While the Cavaliers and their front office were pushing the recent life-changing opportunity for Ted Williams, the man with the “golden radio voice,” their opponent decided to push the basketball and, ultimately, the score.
Despite all of the good things the Cavaliers did on Wednesday, from offering a homeless man an opportunity for redemption to shooting 51 percent from the floor and moving the ball with ease, it was all erased with a considerable lack of defense that allowed the Toronto Raptors to win the contest, 120-105.
“Every time I think we’re taking a step forward, we take two steps back, especially on the defensive end,” said Cavs head coach Byron Scott. “We just have to figure out a way, every single night, to have that type of effort that I know we’re capable of. Like I told the guys, we’re going to keep working. That’s the bottom line.”
The Raptors were on their second night of a back-to-back stint, on the road, and missing several key contributors. The Cavaliers dished out 28 assists and shot 82 percent from the free throw line. Scoring a season-high 38 points in the first quarter, and compiled 60 points in the first half, leading the game by as many as 15 points at one stretch.
Unfortunately, they also allowed plenty of season highs on the defense end as Toronto point guard Jose Calderon handed out a season-high 17 assists, Leandro Barbosa tied a season-high with 22 points off of the bench, and Julian Wright – averaging 3.7 points and 2.0 rebounds per night on the season – tallied a season-high 15 points on 78 percent shooting, a season-high nine rebounds and a season-high five assists in 31 minutes.
The Raptors came into the evening shooting an NBA-worst 32 percent from three-point range. Through 48 minutes against the Cavaliers, they turned into the Orlando Magic by shooting 50 percent (9-of-18) behind the arc. And if that was not enough of a defensive lapse, the Raptors outscored the Cavaliers 62-28 in the paint despite having a center who prefers to play away from the basket.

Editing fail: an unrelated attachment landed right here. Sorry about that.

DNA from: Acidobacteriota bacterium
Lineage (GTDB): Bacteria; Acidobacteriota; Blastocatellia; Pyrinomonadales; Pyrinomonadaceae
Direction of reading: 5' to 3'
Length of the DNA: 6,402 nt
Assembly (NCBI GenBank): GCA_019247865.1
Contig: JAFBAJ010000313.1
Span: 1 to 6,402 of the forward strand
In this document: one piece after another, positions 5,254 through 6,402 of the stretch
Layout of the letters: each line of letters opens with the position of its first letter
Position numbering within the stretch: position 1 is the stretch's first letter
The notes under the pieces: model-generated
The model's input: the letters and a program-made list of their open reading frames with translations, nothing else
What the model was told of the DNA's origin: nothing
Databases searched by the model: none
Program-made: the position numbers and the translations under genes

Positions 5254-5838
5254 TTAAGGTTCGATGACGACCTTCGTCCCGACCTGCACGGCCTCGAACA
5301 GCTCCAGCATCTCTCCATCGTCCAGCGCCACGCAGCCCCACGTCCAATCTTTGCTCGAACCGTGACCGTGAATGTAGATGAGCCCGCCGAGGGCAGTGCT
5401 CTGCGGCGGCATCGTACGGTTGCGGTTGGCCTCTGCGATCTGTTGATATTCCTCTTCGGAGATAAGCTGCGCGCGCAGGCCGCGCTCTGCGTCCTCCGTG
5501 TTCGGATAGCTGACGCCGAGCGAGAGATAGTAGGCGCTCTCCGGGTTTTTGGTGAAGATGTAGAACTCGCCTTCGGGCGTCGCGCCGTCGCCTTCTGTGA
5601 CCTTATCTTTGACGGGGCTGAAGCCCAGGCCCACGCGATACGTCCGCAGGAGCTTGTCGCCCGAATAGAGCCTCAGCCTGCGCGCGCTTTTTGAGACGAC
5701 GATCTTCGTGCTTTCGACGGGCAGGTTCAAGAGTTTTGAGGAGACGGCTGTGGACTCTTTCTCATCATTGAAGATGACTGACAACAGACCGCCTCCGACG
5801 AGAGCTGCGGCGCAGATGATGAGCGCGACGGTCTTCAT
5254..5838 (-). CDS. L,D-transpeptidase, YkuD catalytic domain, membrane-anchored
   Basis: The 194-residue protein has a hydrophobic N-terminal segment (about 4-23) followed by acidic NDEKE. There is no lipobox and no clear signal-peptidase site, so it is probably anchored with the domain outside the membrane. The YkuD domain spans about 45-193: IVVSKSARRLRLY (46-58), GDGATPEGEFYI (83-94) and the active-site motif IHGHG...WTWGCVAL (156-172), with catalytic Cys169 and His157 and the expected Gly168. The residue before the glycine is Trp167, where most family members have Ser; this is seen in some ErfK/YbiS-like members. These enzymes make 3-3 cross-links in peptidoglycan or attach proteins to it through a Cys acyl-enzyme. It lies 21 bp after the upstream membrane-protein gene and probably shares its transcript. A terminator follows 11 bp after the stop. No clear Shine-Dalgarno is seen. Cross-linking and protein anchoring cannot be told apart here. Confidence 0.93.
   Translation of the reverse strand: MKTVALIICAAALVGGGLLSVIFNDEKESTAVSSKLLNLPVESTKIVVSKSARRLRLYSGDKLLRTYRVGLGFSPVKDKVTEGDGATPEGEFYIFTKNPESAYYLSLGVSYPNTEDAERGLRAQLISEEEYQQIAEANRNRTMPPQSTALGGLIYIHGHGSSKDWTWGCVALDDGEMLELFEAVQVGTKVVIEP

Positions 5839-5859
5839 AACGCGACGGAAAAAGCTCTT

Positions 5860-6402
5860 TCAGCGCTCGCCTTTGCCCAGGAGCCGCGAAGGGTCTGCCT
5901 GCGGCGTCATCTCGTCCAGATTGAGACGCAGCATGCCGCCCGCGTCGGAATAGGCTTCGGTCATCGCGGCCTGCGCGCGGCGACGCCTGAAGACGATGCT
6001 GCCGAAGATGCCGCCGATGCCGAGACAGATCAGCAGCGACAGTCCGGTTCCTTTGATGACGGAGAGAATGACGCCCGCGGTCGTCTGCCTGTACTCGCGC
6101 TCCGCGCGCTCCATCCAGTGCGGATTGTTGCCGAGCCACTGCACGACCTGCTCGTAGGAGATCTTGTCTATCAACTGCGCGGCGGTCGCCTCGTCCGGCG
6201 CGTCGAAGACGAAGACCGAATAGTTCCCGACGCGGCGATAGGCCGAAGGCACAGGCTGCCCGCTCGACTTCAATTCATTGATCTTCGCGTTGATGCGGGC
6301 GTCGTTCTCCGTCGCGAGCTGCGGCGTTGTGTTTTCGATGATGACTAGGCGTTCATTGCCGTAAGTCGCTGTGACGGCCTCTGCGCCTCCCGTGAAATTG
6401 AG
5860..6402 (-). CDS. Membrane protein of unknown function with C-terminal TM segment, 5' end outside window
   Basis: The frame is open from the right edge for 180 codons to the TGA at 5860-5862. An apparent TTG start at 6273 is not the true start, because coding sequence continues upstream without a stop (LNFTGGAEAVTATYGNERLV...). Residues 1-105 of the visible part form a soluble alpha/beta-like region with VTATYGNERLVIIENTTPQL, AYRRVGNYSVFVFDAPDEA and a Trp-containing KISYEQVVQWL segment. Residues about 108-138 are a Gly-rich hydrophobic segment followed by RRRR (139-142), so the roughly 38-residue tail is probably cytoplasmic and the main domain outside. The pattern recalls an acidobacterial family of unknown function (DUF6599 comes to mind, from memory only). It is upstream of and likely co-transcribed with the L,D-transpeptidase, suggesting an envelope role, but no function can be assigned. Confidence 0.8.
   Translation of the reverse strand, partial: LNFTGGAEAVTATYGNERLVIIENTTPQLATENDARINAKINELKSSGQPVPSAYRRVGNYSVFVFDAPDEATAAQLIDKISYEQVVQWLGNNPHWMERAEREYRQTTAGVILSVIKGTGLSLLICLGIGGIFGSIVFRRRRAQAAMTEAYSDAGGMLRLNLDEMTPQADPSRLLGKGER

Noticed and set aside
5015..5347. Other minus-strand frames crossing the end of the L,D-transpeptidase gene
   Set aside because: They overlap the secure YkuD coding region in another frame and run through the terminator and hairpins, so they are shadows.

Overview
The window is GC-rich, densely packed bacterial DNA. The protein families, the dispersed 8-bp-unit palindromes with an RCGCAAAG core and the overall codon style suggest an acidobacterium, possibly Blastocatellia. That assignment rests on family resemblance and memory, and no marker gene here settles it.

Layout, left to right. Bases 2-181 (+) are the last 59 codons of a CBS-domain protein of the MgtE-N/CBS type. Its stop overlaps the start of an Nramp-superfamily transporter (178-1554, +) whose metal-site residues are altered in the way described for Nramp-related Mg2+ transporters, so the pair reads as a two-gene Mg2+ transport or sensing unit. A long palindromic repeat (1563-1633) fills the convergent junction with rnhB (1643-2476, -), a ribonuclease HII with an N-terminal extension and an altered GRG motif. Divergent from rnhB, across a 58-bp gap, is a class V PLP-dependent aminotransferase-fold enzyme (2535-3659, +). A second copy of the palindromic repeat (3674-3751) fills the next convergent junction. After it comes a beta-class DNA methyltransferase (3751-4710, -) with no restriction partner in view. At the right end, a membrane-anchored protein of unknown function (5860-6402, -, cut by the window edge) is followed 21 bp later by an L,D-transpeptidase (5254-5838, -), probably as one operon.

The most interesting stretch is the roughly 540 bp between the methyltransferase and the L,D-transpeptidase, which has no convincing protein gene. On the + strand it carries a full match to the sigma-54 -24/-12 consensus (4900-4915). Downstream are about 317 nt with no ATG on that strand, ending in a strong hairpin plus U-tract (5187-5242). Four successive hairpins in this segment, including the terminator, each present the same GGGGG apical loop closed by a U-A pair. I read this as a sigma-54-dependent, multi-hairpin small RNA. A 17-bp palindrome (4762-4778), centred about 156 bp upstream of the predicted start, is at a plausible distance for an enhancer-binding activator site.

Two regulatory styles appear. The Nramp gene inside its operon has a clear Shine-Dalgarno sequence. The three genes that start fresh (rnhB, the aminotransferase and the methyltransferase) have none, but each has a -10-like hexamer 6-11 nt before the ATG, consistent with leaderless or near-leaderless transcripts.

If you ask Byron Scott, its not a lack of talent that provides a gap in the score, but a lack of pride and aggression over a full 48 minutes.
“We’re not doing a real good job of running guys off the line, but the biggest thing, we have what we call “C-fense” and containment is one of the biggest things in there,” said Scott. “When you get beat off the first or second dribble, number one, it’s very hard to have good help side defense there. It goes back to individuals being a little bit more aggressive defensively and taking more pride. That’s all.
“We just have to take more pride in our individual defense and we have to do a better job. Simple as that. It’s not rocket science…It’s just guys being a little bit more aggressive, guys having more pride on the defensive end to make sure when my man has the ball, I’m going to guard him to the best of my ability…we knew from day one it was going to be a progress of steps that we have to take and every time I think we take a step to get better, we always take a step back. We have to get to a point for the rest of the season where the steps continue to be forward and not backwards.”
As the 105 points would hint, several Cavaliers had solid offensive games. Antawn Jamison followed up his 35-point night against the Mavericks with a game-high 32 points on Wednesday. Ramon Sessions continued his excellent all-around play with 16 points, five rebounds, six assists and a perfect 12-of-12 from the free throw line.
Elias tells us that Sessions is also the first Cavs bench player to shoot at least 12-12 from the charity stripe since Dec. 21, 1997 when Derek Anderson shot a perfect 16-16. Over his last five games, Sessions is averaging 16.4 points on 26-47 (.553) shooting, 5.2 rebounds and 6.2 assists in 28.6 minutes per game.
The Cavaliers will practice on Thursday, hopefully all players will be in attendance. They will then embark on a five-game road swing, returning to Quicken Loans Arena on January 19th. Losers of eight straight games, the Cavaliers (8-27) are entering a place of desperation when it comes to searching for a win.
(AP Photo/Tony Dejak)